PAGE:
Jeromy Anglim's Blog: Psychology and Statistics

Tuesday, October 20, 2009

Comments on "Data Intensive Scientific Discovery"

An interesting book has been published free online on the future of the scientific method and the role of computing, software, and information systems: Data Intensive Scientific Discovery
The ideas link in with the concerns of myself and others with reproducible research, data sharing, data analysis, and open publishing.

Carole Goble and David De Roure - The Impact of Workflow Tools on Data-centric Research
  • Goble and De Roure discuss the increasing proliferation of databases to pool scientific data collection. They assert that "preparation, management, and analysis of data are bottlenecks and also beyond the skills of many scientists." (p.138). They suggest that workflows are the answer to many of the challenges of data aggregation and analysis. Specifically, they define a workflow as "a precise description of a scientific procedure—a multi-step process to coordinate multiple tasks." In particular tasks in the workflow provide output that is the input to subsequent tasks. They describe workflows as specific software systems. They note that designing workflows requires expertise, and that facilities to share workflows provides a means of transferring best practice between experts and novices.
  • Many of the ideas discussed by Goble and De Roure overlap with my hopes for R. R is a statistical computing system that makes it relatively easy to construct a workflow. Output from one analysis becomes input to another analysis. I hope that over the coming years more researchers in my field of psychology will complete all analyses in R and share their code in some systematic way. The aim would be to both encourage sharing of both data and and the code to process data, analyse data, and generate output. This could then be used as a tool to train others on how to analyse a study of a particular type.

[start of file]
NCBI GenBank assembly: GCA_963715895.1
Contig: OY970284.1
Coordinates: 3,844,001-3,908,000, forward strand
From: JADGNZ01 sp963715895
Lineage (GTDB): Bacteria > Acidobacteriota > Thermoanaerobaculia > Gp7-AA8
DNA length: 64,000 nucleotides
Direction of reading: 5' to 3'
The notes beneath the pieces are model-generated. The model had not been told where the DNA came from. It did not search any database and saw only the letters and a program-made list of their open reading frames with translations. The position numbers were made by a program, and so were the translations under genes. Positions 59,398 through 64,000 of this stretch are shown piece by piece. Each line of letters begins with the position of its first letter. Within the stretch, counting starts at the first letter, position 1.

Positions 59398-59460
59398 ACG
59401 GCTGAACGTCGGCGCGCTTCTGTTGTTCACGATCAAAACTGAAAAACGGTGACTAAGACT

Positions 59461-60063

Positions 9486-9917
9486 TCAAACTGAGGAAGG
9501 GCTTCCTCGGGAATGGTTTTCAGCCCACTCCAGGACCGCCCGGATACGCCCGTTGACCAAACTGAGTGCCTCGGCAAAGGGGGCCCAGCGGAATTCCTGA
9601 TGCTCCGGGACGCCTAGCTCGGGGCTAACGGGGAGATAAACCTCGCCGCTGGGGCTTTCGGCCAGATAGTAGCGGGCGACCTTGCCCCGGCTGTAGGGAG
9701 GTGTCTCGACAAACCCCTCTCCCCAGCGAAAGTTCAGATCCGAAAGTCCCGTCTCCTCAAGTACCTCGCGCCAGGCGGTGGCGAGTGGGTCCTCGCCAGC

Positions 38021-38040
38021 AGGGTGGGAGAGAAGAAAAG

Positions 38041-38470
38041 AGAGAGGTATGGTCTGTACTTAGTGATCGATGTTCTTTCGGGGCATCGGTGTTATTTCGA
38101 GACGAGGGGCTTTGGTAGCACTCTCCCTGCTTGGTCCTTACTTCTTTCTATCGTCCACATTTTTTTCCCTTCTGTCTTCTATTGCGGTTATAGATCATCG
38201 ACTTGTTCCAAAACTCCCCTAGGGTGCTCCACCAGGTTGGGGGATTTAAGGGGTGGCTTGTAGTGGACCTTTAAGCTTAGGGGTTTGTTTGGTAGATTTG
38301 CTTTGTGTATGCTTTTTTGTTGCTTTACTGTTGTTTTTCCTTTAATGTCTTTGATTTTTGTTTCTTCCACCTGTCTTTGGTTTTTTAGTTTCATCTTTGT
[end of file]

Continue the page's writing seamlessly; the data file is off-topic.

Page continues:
Herbert Van de Sompel and Carl Lagoze - All Aboard: Toward a Machine-Friendly Scholarly Communication System

  • Van de Sompel and Lagoze discuss ways that the principles of good scholarly publication of research articles  (i.e.,"registration, certification, awareness, archiving, and rewarding") are being extended to the publication of datasets.
  • They mention ways that the information provided by citation information could be improved. In particular, they note work being done to disambiguate authors and efforts to determine the link between the citing and cited work. It would be particularly interesting to have such information when searching for research. Is the citation used to make a point? Is it used to support a method used? Is it cited in an unclear way? Is it a self-citation? Is the citation critiqued by the citing article?
  • They also discuss efforts to provide measures of usage. A great benefit of blog posting is that services like Google Analytics can provide quite detailed information about the number of people accessing posted material. When a journal article is published, it is very difficult to know how many people have read the article. If a researcher or other body is trying to assess the value provided by a publication, how can this be done without some idea of the number of people reading and being influenced by the article. It's also about feedback.

No comments:

Post a Comment